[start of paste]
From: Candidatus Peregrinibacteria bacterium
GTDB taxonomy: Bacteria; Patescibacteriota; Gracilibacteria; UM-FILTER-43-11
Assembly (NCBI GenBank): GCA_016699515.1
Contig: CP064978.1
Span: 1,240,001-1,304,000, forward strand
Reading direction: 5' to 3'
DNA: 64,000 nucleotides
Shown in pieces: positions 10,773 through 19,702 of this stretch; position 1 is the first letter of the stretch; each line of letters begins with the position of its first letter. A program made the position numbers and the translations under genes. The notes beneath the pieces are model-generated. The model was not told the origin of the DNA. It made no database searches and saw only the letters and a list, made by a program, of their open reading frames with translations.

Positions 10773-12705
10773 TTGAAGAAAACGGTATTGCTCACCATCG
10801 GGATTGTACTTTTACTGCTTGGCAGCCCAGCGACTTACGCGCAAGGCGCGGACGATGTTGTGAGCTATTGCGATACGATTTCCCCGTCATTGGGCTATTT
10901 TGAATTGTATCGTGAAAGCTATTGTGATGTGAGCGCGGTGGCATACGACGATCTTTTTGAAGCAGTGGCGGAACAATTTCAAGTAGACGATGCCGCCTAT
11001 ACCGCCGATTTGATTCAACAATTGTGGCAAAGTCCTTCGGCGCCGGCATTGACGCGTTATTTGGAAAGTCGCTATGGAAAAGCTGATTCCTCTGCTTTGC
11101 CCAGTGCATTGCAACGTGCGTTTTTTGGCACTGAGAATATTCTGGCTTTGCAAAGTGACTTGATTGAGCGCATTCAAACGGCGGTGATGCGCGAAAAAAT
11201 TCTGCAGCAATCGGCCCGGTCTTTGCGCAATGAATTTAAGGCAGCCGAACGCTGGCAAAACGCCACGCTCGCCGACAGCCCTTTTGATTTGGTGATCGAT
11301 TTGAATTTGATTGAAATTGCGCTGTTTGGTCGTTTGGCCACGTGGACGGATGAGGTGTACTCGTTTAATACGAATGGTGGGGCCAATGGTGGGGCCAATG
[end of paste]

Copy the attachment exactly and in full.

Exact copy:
From: Candidatus Peregrinibacteria bacterium
GTDB taxonomy: Bacteria; Patescibacteriota; Gracilibacteria; UM-FILTER-43-11
Assembly (NCBI GenBank): GCA_016699515.1
Contig: CP064978.1
Span: 1,240,001-1,304,000, forward strand
Reading direction: 5' to 3'
DNA: 64,000 nucleotides
Shown in pieces: positions 10,773 through 19,702 of this stretch; position 1 is the first letter of the stretch; each line of letters begins with the position of its first letter. A program made the position numbers and the translations under genes. The notes beneath the pieces are model-generated. The model was not told the origin of the DNA. It made no database searches and saw only the letters and a list, made by a program, of their open reading frames with translations.

Positions 10773-12705
10773 TTGAAGAAAACGGTATTGCTCACCATCG
10801 GGATTGTACTTTTACTGCTTGGCAGCCCAGCGACTTACGCGCAAGGCGCGGACGATGTTGTGAGCTATTGCGATACGATTTCCCCGTCATTGGGCTATTT
10901 TGAATTGTATCGTGAAAGCTATTGTGATGTGAGCGCGGTGGCATACGACGATCTTTTTGAAGCAGTGGCGGAACAATTTCAAGTAGACGATGCCGCCTAT
11001 ACCGCCGATTTGATTCAACAATTGTGGCAAAGTCCTTCGGCGCCGGCATTGACGCGTTATTTGGAAAGTCGCTATGGAAAAGCTGATTCCTCTGCTTTGC
11101 CCAGTGCATTGCAACGTGCGTTTTTTGGCACTGAGAATATTCTGGCTTTGCAAAGTGACTTGATTGAGCGCATTCAAACGGCGGTGATGCGCGAAAAAAT
11201 TCTGCAGCAATCGGCCCGGTCTTTGCGCAATGAATTTAAGGCAGCCGAACGCTGGCAAAACGCCACGCTCGCCGACAGCCCTTTTGATTTGGTGATCGAT
11301 TTGAATTTGATTGAAATTGCGCTGTTTGGTCGTTTGGCCACGTGGACGGATGAGGTGTACTCGTTTAATACGAATGGTGGGGCCAATGGTGGGGCCAATG